Guidelines for White Label ATM and Merchant Acquiring Services (June 2020, Issue 3)

June 11, 2020, by Tanvir Quader

Recently, on 31.05.2020, the Payment Systems Department (PSD) of the Bangladesh Bank has issued the Guidelines for White Label ATM and Merchant Acquiring Services “WLAMA Guidelines”. Typically, white label Automatic Teller Machines (ATMs) are owned and operated by independent third parties, as opposed to being owned and operated by banks or financial institutions. Therefore, a white label ATM does not contain the name or logo of a bank or a financial institution, rather it may contain the branding of such a third party or other advertisement.


The WLAMA Guidelines were issued with the aim of expanding and introducing the services of ATMs and Point of Sales (POS)/Quick Response (QR) code machines to the customers based in the rural areas of Bangladesh. Accordingly, in exercise of the powers conferred under section 7(A)(e) of the Bangladesh Bank Order 1972 and section 49(1)(e) of the Bank Companies Act 1991, the Bangladesh Bank has promulgated the WLAMA Guidelines to allow non-bank private sector entities to set up the necessary infrastructure throughout the country for providing the said services to the customers of banks, mobile financial services (MFS) providers, payment service providers (PSP) and any other institution as may be approved by the Bangladesh Bank.


Some of the salient features of the WLAMA Guidelines are as follows:


  • Incorporation – The WLAMA Guidelines requires a WLAMA license seeker (i.e. white label ATM and/or merchant acquisition service provider) to be incorporated in Bangladesh under the Companies Act 1994. Furthermore, such a company’s memorandum of association must contain relevant objects clauses specifying the types of services that the company intends to offer.


  • Capital requirements – If an entity intends to provide white label ATM services only, it needs to have a paid-up capital of Taka 45 crores (or BDT 450 million). For providing both white label ATM services and merchant acquisition services, in addition to the said paid-up capital requirement, the entity also needs to provide a bank guarantee of Taka 10 crores (or BDT 100 million) in favour of the Bangladesh Bank. Where an entity intends to provide only merchant acquisition services, it needs to have a paid-up capital of Taka 10 crores (or BDT 100 million) and provide a bank guarantee of Taka 10 crores (or BDT 100 million) in favour of the Bangladesh Bank. It is interesting to note that the WLAMA Guidelines also stipulates that the BDT 100 million bank guarantee for providing merchant acquisition services may be required to be enhanced at a later stage, if the acquisition business grows.


  • Licensing – An entity intending to provide WLAMA services will have to obtain a Payment System Operator (PSO) license under the Bangladesh Payment and Settlement Systems Regulations 2014. Furthermore, the entity must designate a scheduled bank as a Settlement Bank and submit to the Bangladesh Bank a memorandum of understanding (MOU), along with the WLAMA license application, signed between the proposed WLAMA service provider and the Settlement Bank.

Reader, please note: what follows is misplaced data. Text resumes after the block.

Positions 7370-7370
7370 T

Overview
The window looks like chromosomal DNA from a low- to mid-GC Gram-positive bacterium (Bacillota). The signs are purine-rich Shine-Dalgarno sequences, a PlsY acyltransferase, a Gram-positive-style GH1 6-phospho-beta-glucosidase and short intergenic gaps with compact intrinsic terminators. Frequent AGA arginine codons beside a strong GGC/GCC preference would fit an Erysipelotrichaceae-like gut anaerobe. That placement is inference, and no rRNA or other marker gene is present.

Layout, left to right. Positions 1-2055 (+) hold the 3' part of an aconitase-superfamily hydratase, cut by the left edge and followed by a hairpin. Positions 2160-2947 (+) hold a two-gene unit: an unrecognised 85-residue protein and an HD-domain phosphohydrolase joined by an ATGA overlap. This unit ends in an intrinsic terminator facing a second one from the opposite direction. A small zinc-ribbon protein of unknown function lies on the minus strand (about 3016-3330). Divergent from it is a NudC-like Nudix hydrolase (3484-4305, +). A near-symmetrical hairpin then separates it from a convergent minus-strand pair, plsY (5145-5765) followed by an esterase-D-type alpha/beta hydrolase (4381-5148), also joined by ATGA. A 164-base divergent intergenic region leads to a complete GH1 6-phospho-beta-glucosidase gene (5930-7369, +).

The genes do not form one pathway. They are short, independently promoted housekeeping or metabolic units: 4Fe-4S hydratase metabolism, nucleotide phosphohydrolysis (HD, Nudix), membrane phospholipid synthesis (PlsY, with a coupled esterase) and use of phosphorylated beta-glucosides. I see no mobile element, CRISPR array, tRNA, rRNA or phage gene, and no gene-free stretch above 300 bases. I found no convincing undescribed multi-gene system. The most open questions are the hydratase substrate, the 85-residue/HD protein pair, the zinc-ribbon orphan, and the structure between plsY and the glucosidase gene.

In recent years, the idea of expanding the network of ATMs through independent non-bank operators and taking it to the rural population for the ultimate goal of greater financial inclusion has found quite a foothold in many developing nations, particularly given the banking system’s high operational costs in setting up and maintaining ATMs. It appears that the Bangladesh Bank has also introduced the WLAMA Guidelines with the same aim in mind – affordable financial inclusion for the rural populace. To this end, the Bangladesh Bank has, in contrast with comparable jurisdictions of the subcontinent, taken a step further by bundling together merchant acquisition services along with white label ATM services, in the same guidelines. While the white label ATM services endeavour to expand ATM services to the rural financial services customers, merchant acquisition services aspire to expand card and other digital transaction capabilities (both in-store and e-commerce), with a particular focus on the rural areas. Accordingly, the WLAMA Guidelines requires the WLAMA licensee to deploy a minimum of 100 ATMs and 1000 POSs/QRs per year, maintaining the urban to rural deployment ratio of 1:3.


The Bangladesh Bank’s endeavour, which aspires to complement the present government’s Digital Bangladesh agenda, in this globally prevailing challenging time, is indeed welcome. In time, the WLAMA sector also has the potential to bring in new foreign direct investments into Bangladesh from interested foreign parties.


Written by Tanvir Quader, Partner at Vertex Chambers

† Disclaimer: The opinions and comments expressed in this Blawg are not to be regarded or construed as legal advice by and from Vertex Chambers or any of its members. It is highly advisable that any person should seek independent legal advice before relying on any of the contents of this Blawg.